* We can understand the dog's emotions through their body language.
* There are so many emotions within them. There are good, hyper state, sad, anxiety, fear, aggression, etc.
* Calm assertive state :
A calm-assertive state is a state of calm with assertiveness. This state of dogs provides rules to their pack and they gathered into groups to hunting prey.
Wolf was the ancestors of dogs. The Alpha wolf is the leader of the pack and other dogs are the followers of the alpha dog. Alpha dog always shows their dominance to their followers. Dominance with assertiveness.
(Body language of Calm assertive state dog)
* When a dog is calm and assertive, her head, ears, and tail will be held up, but there will be a lack of tension in the body. If she wags her tail, it will be slow to moderate in speed, and rhythmic.
* Calm submissive state :
A Calm-submissive state is a state of calm with submissiveness. This state of dogs follows their leader and does their orders. And behave in a submissive way to their leader.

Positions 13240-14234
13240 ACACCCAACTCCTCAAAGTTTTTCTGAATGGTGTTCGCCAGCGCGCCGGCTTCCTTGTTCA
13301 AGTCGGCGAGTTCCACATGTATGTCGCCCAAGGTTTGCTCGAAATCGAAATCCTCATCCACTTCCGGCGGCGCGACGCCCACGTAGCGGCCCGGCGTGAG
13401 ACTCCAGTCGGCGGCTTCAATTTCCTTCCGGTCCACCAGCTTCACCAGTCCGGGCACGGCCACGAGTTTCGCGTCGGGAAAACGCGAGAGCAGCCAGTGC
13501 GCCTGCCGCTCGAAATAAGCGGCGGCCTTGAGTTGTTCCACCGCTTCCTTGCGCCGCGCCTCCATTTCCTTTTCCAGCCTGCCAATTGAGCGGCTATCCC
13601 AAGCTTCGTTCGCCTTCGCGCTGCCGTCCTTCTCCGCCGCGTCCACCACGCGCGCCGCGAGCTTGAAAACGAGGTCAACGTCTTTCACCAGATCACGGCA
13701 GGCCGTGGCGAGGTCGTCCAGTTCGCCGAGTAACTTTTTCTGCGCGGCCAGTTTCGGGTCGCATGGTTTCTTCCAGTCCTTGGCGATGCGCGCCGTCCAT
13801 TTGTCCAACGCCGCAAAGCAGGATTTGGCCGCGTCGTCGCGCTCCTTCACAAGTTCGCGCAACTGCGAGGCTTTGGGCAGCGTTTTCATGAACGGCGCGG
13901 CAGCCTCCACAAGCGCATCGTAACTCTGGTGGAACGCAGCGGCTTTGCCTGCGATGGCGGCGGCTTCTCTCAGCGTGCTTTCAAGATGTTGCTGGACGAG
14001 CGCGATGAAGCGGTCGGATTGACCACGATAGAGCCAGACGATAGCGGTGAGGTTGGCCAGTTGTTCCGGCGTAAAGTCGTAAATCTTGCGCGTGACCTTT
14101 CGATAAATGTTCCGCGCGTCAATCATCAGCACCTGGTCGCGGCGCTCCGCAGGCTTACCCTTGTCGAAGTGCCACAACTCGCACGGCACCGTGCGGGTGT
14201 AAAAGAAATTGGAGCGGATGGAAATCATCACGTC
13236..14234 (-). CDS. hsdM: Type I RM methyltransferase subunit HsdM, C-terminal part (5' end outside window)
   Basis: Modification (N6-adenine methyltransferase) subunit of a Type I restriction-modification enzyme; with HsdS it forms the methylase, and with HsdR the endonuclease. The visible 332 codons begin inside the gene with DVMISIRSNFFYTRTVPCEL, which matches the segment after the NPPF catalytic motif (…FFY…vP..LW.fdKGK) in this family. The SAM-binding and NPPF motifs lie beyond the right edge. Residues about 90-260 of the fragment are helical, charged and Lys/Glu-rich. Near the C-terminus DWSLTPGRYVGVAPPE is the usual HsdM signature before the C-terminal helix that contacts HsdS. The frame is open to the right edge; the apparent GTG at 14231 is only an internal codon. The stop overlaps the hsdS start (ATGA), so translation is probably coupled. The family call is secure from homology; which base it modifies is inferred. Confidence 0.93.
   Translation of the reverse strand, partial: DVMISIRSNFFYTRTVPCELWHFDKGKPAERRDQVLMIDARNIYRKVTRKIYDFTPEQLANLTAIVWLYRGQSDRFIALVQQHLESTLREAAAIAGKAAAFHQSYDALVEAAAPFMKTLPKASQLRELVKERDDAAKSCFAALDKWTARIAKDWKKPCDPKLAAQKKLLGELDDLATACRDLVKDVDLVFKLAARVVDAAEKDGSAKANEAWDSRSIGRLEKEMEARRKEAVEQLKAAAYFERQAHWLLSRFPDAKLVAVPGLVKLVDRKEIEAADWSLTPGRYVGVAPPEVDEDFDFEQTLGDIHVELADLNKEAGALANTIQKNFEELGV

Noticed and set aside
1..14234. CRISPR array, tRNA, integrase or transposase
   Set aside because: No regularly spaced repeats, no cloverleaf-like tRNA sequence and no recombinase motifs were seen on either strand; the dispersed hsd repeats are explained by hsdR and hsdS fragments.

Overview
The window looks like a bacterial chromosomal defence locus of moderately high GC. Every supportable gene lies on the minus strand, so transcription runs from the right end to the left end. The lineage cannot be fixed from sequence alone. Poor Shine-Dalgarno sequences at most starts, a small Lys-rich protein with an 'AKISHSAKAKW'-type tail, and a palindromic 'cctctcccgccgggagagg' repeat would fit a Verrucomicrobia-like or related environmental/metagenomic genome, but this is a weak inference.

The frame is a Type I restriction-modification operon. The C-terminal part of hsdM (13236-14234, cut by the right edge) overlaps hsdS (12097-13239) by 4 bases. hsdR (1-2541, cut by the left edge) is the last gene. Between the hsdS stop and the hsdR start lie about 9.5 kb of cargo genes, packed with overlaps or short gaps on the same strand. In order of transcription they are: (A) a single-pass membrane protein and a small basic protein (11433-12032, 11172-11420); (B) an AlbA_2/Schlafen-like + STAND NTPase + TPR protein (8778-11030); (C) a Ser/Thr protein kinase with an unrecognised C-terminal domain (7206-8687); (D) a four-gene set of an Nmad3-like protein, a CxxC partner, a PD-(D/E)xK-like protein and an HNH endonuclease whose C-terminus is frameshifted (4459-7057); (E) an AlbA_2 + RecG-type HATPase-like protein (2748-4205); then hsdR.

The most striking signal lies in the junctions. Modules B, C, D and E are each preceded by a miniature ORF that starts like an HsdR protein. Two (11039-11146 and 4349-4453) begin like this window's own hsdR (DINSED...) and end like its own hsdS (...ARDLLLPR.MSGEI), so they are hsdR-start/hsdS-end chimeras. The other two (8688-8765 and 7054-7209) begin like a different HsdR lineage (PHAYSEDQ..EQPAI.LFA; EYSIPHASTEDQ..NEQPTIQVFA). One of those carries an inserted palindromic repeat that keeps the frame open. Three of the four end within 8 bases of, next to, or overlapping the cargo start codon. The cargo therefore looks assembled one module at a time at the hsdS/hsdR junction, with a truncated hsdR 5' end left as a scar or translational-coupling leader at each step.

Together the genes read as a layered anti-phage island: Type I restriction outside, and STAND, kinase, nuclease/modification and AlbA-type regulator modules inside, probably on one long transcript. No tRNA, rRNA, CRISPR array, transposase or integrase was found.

(Body language of Calm submissive state of dog)
* When a dog is calm and submissive, her ears will lie back against her head and the tail will droop to the middle position. Her body will appear relaxed. A calm, submissive dog will also frequently sit or lie down, with the most submissive dog placing her chin on her paws or the floor.
* Anxiety/ fearful state :
A relaxed dog will display an upward ear position, with the tail positioned downward. In comparison, an anxious or fearful dog will display a tense body posture, backward position of the ears, head-turning, and/or lip-smacking. The tail may also be tucked between the hind legs.
* Aggression State :
This threatening posture is used to chase another away or if need be to attack in order to protect possessions, pack, or self.
* Neutral Relaxed state :
These dogs typically have open mouths, relaxed or forward ears, and relaxed or soft eyes. The base of the tail is neutral (not too low or too high) and the tail itself is most likely wagging. These dogs probably want to interact with you or the other dogs in their environment.